How to Impress in Your Risk Job Interview
First impressions of course count towards your ability to impress so following the basic rules of interview engagement apply regardless of which industry you’re targeting. Beyond your ironed shirt and/or sleek up-do, when applying for jobs in risk it is what lies within that will make you stand out.
Lee Hine, Director of Asia Pacific for KPP Search, says the first thing a company will be looking for is that a candidate has done their research. “You should be able to demonstrate some understanding of both the sector you’ve chosen to work in and the business itself,” says Hine. “You’ll be asked questions around the kind of risks you’d anticipate in that sector whether it’s financial or non-financial risk.”
What the business is looking for is someone who can frame their view of risk management clearly and expertly. If you can communicate to the interviewer what you think risk management is, why the business needs it, and how it should be embedded into the business, you’ve proven your value-add right there.
Aside from the obvious lines of questioning, candidates should also expect to be quizzed on topical issues, climate change being a hot topic currently. “Be ready to respond to questions around how issues like climate change, natural disasters and so on could impact the business,” says Hine. “Think about the risks associated with climate change for the business.”
The global pandemic is inevitably an issue businesses will still be trying to navigate from a risk perspective, with issues around remote working, supply chains and rapid digitalisation leading to higher exposure for cyber-attacks.
With regards to these issues, candidates should be prepared to discuss scenarios around political, technological or societal issues of note in relation to the particular industry they’re applying to work in. “The interviewer wants to see how you think and engage with risks,” explains Hine, “your logic around risk and how you see various issues impacting the business in the future.”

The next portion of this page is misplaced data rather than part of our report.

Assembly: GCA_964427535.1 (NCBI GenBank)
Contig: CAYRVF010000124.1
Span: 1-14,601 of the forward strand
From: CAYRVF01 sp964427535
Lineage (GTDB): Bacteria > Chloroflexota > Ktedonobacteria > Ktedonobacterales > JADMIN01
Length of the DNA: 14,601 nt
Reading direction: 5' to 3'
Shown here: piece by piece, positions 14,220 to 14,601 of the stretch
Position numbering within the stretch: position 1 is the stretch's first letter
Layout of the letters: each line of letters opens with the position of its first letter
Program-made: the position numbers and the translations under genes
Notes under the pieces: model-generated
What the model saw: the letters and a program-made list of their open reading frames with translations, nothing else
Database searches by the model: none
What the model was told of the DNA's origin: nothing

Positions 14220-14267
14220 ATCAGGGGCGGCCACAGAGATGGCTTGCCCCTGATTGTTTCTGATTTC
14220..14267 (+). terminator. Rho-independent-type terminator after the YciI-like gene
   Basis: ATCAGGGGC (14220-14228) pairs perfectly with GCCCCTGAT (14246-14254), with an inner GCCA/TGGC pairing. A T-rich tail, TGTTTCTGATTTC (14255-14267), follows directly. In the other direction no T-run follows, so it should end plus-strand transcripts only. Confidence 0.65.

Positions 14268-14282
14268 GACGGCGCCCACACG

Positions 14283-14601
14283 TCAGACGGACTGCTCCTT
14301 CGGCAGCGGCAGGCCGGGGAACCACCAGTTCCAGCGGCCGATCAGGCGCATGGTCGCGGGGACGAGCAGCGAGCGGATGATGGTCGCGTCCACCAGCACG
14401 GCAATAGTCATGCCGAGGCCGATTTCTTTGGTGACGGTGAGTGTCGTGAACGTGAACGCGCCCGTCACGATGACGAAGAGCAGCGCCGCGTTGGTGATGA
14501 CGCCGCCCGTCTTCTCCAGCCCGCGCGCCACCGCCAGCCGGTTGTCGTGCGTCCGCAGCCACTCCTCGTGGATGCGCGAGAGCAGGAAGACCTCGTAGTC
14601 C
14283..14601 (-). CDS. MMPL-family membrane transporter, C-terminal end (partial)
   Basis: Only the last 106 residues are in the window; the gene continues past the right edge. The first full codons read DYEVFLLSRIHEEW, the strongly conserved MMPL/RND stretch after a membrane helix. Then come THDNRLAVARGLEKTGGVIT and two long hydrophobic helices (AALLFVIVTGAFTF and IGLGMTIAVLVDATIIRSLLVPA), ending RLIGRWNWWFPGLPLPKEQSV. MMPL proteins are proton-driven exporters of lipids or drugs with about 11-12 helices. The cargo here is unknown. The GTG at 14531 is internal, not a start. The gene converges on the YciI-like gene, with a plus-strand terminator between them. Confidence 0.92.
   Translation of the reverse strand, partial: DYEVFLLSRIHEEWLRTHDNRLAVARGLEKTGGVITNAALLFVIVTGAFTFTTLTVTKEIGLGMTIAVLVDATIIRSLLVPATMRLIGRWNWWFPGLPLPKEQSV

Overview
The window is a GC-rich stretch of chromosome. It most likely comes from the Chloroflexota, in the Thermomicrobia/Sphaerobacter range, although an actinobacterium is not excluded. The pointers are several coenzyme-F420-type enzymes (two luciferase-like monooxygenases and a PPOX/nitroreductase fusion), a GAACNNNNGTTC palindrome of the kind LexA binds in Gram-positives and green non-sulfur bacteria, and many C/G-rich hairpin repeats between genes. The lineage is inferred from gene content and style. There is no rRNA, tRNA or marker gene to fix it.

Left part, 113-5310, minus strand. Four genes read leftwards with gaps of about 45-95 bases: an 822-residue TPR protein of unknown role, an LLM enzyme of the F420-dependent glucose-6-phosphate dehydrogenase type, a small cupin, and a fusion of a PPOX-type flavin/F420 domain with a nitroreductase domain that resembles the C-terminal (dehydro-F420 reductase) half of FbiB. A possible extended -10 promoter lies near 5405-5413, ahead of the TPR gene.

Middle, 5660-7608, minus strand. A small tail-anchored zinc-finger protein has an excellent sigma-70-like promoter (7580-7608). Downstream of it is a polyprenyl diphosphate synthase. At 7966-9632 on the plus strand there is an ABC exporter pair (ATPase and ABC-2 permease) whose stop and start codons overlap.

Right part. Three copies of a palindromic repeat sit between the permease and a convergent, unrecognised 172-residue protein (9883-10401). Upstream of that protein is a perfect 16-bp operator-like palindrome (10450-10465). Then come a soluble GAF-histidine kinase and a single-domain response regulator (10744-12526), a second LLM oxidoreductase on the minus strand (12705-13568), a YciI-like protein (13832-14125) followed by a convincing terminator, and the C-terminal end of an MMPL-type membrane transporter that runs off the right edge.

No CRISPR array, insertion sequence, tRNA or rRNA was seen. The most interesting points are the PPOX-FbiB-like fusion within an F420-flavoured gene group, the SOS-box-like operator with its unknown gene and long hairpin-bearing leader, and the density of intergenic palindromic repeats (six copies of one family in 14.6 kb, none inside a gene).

For professionals working in risk, the matter of strong stakeholder management will undoubtedly arise in an interview. As part of a risk role, it is highly important to be able to influence and change people’s views towards risk management. “You should be able to explain complex pieces of information in clear, digestible chunks, especially in a non-financial services setting,” says Hine, “in order to make those driving strategies for the business understand why risk management is important.” So come prepared with examples of how you’ve faced off to senior stakeholders in previous roles and how you’ve influenced them.
The power to influence derives from a need to be resilient. So showcase those examples of when you’ve been under pressure and experienced push-back from the business but have stood your ground to get your ideas over the line.
Hine suggests also tackling the technical aspect of a career in risk, with regards new trends, ideas, techniques and frameworks. “On that note, a lot of businesses employ the three lines of defence model,” he says. “You want to show an awareness of that both to impress the business but more importantly to understand where your role sits within the business.”
Depending on your role, the interviewer will want to make sure you’re technically sound so you should be able to talk around the content of your CV quite comfortably and provide practical examples of what you’ve done.
Ultimately, risk cannot be mitigated but it can be managed, so use the interview to emphasise how you can utilise your skills to help the business manage their risk. That is how you will shine and hopefully secure your career in risk.